All I want for Christmas..

BY LITANY BIRD Dear Family and Friends, I think if you could ask any Zimbabwean what three things they most wanted for Christmas in 2005, the answers would be the same in almost all households. Firstly we want food security in all areas: we want food growing on our farms, food stacked in silos

and warehouses and food in our pantries and on our tables. After 70 months of turmoil, food security would be a blessed gift for every Zimbabwean.

Secondly this Christmas we want our families. I don’t think I know a single family which does not have some or most of its members living outside of the country. Siblings, parents, children and grandparents are separated – we are a nation whose families and extended families have been torn apart. Over three million Zimbabweans (almost a quarter of our population) have left home in the last seventy months and they are sorely missed.

Thirdly this Christmas we want fuel. Shops, businesses, transporters, schools, institutions and ordinary families – we want to be able to go to a filling station and buy fuel. Ever since the elections in March, the vast majority of Zimbabweans have been unable to buy fuel anywhere except on the black market. The nine month unavailability of fuel affects every single Zimbabwean as black market fuel prices are now tagged onto everything from bread to bus fares, shoes to sugar and everything in between. We long to travel in our own country again, to see our friends in other towns and to go to Zimbabwe’s beautiful places again, what a gift that would be this Christmas.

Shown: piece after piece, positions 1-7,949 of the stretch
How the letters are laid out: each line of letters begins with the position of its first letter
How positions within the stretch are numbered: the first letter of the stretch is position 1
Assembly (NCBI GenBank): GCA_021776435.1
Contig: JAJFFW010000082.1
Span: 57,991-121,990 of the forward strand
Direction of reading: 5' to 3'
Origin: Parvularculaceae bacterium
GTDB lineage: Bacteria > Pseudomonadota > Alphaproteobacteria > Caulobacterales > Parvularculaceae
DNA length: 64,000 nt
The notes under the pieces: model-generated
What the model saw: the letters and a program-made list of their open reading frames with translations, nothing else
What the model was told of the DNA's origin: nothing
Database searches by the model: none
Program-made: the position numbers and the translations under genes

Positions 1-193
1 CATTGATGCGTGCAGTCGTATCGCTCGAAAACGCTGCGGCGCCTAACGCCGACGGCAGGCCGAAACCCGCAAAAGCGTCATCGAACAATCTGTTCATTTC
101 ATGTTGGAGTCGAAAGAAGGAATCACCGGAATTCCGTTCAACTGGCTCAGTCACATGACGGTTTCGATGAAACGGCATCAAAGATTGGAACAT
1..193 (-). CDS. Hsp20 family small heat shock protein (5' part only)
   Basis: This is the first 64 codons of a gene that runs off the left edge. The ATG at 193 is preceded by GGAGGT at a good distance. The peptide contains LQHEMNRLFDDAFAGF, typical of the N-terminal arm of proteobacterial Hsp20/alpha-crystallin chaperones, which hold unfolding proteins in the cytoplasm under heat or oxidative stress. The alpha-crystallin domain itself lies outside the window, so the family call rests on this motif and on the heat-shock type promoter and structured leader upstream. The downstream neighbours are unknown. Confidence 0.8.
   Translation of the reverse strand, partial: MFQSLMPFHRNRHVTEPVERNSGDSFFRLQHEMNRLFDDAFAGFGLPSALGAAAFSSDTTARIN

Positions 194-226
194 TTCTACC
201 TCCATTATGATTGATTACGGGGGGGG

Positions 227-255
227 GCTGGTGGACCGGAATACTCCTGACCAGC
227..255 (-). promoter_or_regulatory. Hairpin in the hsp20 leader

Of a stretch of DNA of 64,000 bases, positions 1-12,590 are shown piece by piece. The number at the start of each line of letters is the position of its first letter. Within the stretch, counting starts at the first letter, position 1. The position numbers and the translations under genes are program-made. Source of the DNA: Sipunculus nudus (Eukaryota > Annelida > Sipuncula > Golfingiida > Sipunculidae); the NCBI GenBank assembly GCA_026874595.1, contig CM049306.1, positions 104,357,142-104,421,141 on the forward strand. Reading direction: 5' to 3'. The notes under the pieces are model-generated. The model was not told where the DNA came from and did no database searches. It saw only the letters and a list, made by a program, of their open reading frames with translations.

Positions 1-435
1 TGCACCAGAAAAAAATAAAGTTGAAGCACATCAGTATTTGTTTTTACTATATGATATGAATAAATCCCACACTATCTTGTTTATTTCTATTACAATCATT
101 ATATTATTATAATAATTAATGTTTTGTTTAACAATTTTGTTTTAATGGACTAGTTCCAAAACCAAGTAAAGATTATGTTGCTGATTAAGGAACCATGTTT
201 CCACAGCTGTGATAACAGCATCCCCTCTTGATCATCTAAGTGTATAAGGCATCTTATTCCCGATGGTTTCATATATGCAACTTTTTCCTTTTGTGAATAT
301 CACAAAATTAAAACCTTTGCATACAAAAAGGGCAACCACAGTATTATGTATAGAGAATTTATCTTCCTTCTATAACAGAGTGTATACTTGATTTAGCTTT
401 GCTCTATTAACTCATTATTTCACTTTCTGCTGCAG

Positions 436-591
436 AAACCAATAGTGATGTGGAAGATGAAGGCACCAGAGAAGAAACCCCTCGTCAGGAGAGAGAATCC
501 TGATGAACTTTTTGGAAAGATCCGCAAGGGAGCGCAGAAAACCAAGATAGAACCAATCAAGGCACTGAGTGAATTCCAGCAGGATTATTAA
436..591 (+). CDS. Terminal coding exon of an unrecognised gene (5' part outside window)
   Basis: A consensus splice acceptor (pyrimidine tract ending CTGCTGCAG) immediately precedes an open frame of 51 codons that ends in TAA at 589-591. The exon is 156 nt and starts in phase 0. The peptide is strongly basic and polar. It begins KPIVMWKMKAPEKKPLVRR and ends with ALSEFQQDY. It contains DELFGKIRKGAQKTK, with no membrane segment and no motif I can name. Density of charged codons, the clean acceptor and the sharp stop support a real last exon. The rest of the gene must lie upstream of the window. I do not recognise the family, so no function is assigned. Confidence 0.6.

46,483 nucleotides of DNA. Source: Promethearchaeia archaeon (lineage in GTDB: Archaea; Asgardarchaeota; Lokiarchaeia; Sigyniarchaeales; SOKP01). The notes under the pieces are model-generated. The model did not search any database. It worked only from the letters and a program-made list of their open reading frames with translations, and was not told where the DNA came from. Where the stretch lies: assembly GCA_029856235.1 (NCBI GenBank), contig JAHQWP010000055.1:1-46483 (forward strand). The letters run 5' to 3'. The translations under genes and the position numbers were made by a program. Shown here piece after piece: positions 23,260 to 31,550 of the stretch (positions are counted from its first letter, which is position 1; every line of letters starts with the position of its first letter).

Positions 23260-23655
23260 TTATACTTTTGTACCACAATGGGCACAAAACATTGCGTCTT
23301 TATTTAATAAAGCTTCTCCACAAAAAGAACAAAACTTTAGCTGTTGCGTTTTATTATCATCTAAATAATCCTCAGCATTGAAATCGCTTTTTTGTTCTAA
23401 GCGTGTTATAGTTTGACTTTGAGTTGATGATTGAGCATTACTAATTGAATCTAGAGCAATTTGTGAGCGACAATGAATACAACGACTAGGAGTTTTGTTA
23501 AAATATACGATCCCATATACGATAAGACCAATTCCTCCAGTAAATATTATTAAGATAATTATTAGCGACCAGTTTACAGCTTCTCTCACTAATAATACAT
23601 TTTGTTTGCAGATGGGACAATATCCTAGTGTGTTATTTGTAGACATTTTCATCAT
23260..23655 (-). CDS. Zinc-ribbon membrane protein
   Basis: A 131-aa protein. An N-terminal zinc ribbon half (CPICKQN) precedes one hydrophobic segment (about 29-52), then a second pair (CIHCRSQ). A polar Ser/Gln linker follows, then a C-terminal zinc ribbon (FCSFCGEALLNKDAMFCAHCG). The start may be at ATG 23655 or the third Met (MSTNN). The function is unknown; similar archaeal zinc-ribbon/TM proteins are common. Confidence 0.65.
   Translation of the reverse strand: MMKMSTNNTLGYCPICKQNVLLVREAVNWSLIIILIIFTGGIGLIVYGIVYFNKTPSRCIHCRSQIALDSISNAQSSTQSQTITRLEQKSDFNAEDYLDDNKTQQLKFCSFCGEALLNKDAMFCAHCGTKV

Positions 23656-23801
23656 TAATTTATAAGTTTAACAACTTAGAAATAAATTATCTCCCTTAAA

Seventy months – it is hard to believe that this has been going on for so long and that we have endured so much. The gap between the very rich and the desperately poor continues to widen. The extravagance of the Zanu (PF) annual Congress last weekend was appalling. Three thousand delegates for four days were fed with: 50 cattle, 48 goats, 11 kudu, 5 reed buck, 17 impala, 5 buffaloes and 60 chickens. This was accompanied by 1.19 tonnes of rice, 50 kg of wheat and 11 tonnes of maize.

Also on hand were 250 bags of oranges, a tonne of tomatoes, 400 cabbages and 60 litres of ice cream. And, all this in a country in which THREE MILLION Zimbabweans are eating world food aid. And freedom, that flimsy concept taken for granted by so many, seems as elusive as ever for Zimbabweans this Christmas. Darker days are already upon us as 2006 approaches. This week passports of outspoken government critics were seized and the Minister of Information said that journalists were “weapons of mass destruction.”

The excesses and traditions of Christmas are cancelled for most Zimbabweans this year and we are left hoping and praying for an end to the hardships, turmoil and struggle of living like this. Ndini shamwari yenyu

Post published in: Opinions

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